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New autism early detection technique analyses how children scan faces

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Imagine that your son Tommy is about to turn two. He is a shy and sweet little boy, but his behaviours can be unpredictable. He throws the worst temper tantrums, sometimes crying and screaming inconsolably for an hour. The smallest changes in routines can throw him off.


Is this a bad case of the so-called “terrible twos”? Should you give Tommy some time to grow out of this phase? Or, are these signs of spectrum disorder (ASD) — the neurodevelopmental disorder that affects around two per cent of the population, the equivalent of about one or two children on a full school bus? And how will you find out?


Our research group at the Applied Mathematics Department at University of Waterloo has developed a new ASD detection technique that distinguishes different eye-gaze patterns to help doctors more quickly and accurately detect ASD in children.


We did this because there are so many benefits of early ASD diagnosis and intervention. Studies have found that interventions implemented before age four are associated with significant gains in cognition, language and adaptive behaviour. Similarly, researchers have linked the implementation of early interventions in ASD with improvements in daily living skills and social behaviour. Conversely, late diagnosis is associated with increased parental stress and delays early intervention, which is critical to positive outcomes over time.


Current ASD interventions


Symptoms of ASD typically appear in the first two years of life and affect the child’s ability to function socially. Although current treatments vary, most interventions focus on managing behaviour and improving social and communication skills. Because the capacity for change is greater the younger the child is, one can expect the best outcomes if diagnosis and intervention are made early in life.


Assessment of ASD includes a medical and neurological examination, an in-depth questionnaire about the child’s family history, behaviour and development or an evaluation from a psychologist.


Unfortunately, these diagnostic approaches are not really toddler-friendly and can be expensive. One can imagine that it is much easier for children to just look at something, like the animated face of a dog, than to answer questions in a questionnaire or be evaluated by a psychologist.


Mathematics as new microscope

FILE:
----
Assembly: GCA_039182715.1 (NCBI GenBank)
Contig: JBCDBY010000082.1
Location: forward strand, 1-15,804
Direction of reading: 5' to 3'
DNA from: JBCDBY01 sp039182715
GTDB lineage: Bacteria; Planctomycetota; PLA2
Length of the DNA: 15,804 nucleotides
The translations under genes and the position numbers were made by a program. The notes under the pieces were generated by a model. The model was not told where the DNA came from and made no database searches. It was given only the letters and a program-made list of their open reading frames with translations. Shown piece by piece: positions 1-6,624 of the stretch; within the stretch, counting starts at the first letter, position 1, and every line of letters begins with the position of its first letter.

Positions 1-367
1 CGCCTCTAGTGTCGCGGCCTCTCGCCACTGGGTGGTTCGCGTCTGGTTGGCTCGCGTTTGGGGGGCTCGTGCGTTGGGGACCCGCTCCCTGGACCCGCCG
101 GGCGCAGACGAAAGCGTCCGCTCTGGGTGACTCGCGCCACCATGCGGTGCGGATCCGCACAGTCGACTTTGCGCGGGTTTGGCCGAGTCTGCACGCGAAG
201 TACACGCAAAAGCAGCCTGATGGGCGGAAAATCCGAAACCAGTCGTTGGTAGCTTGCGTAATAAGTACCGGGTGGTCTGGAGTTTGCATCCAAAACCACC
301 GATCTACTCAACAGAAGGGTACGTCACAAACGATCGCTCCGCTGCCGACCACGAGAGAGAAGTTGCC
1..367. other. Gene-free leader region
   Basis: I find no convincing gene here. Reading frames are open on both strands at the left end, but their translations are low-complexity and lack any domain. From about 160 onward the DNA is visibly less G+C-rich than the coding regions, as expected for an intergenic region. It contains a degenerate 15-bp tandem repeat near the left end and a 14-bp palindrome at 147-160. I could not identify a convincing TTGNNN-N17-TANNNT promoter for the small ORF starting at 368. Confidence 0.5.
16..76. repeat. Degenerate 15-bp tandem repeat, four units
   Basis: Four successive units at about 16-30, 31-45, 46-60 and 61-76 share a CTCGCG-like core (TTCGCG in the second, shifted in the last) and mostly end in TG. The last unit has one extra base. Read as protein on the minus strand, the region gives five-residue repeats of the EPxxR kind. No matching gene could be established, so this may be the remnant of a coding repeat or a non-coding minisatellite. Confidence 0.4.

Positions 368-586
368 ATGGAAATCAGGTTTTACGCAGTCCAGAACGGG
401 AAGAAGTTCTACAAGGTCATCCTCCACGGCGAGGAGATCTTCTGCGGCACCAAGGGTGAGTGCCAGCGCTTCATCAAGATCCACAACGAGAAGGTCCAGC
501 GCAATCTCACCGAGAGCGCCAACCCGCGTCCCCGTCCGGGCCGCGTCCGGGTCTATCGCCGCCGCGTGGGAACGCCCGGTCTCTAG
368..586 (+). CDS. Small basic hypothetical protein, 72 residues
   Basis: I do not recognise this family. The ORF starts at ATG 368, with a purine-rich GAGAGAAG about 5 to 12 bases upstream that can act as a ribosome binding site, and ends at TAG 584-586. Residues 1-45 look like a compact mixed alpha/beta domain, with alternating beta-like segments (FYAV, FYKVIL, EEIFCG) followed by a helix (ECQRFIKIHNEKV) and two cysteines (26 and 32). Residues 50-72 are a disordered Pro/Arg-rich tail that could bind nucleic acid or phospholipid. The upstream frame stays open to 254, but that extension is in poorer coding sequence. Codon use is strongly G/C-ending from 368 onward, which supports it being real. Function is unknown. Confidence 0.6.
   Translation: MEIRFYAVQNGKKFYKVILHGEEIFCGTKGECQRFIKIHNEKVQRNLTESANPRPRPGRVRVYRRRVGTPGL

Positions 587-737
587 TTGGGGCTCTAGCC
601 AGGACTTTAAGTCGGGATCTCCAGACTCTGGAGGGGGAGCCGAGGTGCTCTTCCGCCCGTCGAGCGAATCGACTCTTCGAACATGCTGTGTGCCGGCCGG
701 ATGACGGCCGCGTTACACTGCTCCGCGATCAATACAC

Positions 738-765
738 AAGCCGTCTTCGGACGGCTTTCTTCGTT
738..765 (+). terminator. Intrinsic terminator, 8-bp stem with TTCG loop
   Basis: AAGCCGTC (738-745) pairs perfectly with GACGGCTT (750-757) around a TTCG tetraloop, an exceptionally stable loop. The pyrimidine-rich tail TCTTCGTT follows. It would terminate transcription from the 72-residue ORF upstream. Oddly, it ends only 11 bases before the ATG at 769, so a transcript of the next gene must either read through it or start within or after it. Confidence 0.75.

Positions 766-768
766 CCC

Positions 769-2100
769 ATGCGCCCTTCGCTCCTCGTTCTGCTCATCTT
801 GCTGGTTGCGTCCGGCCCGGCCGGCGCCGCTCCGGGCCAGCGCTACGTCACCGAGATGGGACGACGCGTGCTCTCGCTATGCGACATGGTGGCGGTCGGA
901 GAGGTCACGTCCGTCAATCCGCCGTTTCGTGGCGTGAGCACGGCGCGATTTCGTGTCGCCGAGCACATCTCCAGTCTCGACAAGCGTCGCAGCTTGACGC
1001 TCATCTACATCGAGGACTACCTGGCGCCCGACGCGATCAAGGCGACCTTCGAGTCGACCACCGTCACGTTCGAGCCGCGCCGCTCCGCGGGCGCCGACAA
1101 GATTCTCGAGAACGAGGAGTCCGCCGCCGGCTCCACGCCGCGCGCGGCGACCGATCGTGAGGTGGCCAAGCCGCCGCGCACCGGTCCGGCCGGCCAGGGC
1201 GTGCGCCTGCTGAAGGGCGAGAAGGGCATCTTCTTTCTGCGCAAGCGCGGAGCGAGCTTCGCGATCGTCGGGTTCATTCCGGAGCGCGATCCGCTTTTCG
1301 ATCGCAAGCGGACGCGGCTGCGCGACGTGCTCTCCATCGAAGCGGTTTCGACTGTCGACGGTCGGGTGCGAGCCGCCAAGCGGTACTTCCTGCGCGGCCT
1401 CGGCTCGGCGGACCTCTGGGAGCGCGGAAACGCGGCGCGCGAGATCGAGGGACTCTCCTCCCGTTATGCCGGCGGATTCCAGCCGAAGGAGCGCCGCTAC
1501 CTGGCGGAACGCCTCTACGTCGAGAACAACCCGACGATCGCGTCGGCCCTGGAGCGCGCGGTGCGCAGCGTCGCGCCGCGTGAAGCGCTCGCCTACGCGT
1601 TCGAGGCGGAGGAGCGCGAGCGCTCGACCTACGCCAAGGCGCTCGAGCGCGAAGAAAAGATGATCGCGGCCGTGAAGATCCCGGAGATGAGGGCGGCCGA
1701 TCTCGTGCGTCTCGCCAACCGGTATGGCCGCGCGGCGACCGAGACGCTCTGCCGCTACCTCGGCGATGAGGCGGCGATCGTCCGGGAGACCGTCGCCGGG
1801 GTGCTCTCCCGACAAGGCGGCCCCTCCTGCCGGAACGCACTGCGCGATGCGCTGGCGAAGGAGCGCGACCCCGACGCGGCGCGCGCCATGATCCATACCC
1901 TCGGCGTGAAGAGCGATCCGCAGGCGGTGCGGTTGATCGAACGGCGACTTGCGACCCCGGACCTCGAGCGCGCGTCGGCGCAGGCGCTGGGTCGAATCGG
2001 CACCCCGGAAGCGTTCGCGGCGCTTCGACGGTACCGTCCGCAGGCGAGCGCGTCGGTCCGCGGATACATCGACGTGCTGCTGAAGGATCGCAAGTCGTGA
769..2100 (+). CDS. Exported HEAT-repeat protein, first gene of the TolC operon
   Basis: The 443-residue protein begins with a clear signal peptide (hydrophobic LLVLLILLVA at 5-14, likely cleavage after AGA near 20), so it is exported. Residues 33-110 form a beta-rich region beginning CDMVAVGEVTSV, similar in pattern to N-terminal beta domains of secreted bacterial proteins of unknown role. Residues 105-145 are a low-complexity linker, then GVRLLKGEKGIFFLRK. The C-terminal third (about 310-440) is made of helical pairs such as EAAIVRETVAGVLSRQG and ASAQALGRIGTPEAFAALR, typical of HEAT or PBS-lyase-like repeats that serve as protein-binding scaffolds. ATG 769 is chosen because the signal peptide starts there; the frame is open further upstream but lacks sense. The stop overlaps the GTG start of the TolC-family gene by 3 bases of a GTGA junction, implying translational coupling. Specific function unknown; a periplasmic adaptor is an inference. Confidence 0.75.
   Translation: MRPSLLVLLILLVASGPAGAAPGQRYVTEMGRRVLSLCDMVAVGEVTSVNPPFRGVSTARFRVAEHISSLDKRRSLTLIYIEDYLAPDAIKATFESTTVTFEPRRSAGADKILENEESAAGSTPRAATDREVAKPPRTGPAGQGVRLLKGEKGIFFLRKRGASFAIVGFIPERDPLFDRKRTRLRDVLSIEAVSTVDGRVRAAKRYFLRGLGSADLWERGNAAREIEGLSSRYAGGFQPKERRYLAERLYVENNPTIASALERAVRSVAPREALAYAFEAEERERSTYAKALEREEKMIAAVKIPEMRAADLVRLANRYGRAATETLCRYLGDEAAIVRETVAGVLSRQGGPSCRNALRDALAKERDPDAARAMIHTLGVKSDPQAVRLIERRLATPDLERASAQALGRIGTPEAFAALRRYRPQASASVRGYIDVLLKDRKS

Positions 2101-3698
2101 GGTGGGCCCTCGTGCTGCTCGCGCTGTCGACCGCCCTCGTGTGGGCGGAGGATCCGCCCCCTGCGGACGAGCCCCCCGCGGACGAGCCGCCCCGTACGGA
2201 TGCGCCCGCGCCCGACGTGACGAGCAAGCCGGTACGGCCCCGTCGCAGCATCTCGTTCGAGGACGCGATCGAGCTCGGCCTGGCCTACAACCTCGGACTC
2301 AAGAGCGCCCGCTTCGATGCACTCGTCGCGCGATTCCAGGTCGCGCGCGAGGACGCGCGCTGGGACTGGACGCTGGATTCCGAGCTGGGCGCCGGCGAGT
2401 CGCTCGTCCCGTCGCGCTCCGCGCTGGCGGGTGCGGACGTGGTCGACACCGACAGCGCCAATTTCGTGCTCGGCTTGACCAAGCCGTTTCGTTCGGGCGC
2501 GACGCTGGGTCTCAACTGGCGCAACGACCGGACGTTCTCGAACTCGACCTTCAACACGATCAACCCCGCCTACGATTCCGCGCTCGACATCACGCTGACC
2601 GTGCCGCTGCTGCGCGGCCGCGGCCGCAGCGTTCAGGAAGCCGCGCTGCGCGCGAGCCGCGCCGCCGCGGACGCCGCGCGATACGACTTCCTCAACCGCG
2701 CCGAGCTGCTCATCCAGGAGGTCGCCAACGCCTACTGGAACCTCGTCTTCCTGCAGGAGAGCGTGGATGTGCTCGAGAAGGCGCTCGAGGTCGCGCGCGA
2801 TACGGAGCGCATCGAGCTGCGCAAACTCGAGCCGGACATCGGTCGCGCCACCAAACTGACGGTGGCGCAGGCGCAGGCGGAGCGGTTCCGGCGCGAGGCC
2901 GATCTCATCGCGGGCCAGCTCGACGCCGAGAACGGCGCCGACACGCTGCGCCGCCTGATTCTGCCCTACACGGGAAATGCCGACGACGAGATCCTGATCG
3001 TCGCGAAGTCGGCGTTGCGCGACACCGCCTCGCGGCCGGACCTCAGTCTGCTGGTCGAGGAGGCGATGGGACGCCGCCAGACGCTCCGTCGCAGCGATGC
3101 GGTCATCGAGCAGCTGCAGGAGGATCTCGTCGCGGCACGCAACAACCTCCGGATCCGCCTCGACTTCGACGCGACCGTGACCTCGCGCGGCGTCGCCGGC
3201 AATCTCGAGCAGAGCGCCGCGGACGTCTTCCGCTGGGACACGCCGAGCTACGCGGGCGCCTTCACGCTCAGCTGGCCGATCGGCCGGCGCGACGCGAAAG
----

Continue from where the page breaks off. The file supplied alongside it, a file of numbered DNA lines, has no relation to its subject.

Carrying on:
You might wonder: What do mathematicians have to do with detection?


This is indeed an example of interdisciplinary research our group is involved in. We use mathematics as a microscope to understand biology and medicine. We build computer models to simulate the effects of various drugs and we apply mathematical techniques to analyze clinical data.


We believe that mathematics can objectively distinguish between behaviours of children with ASD from their neurotypical counterparts.


We know that individuals with ASD visually explore and scan a person’s face differently from neurotypical individuals. In developing the new technique for detecting eye-gaze patterns, we evaluated 40 children, mostly four- or five-year-olds. About half of these children are neurotypical, whereas others have ASD. Each participant was shown 44 photographs of faces on a screen, integrated into an eye-tracking system.


The infrared device interpreted and identified the locations on the stimuli at which each child was looking via emission and reflection of wave from the iris.


Patterns of eye movement


The images were separated into seven key areas — which we named features — in which participants focused their gaze: under the right eye, right eye, under the left eye, left eye, nose, mouth and other parts of the screen. We used four different concepts from network analysis to evaluate the varying degree of importance children placed on these features.


Not only did we want to know how much time the participants spent looking at each feature, we also wanted to know how they moved their eyes and scanned the faces.


For instance, researchers have known that when looking at a person’s face, a neurotypical child focuses more on the eyes whereas a child with ASD focuses more on the mouth. Furthermore, a child with ASD also scans faces differently. When moving their focus from someone’s eyes to their chin, for example, a neurotypical child likely moves their eyes more quickly, and via a different path than would a child with ASD.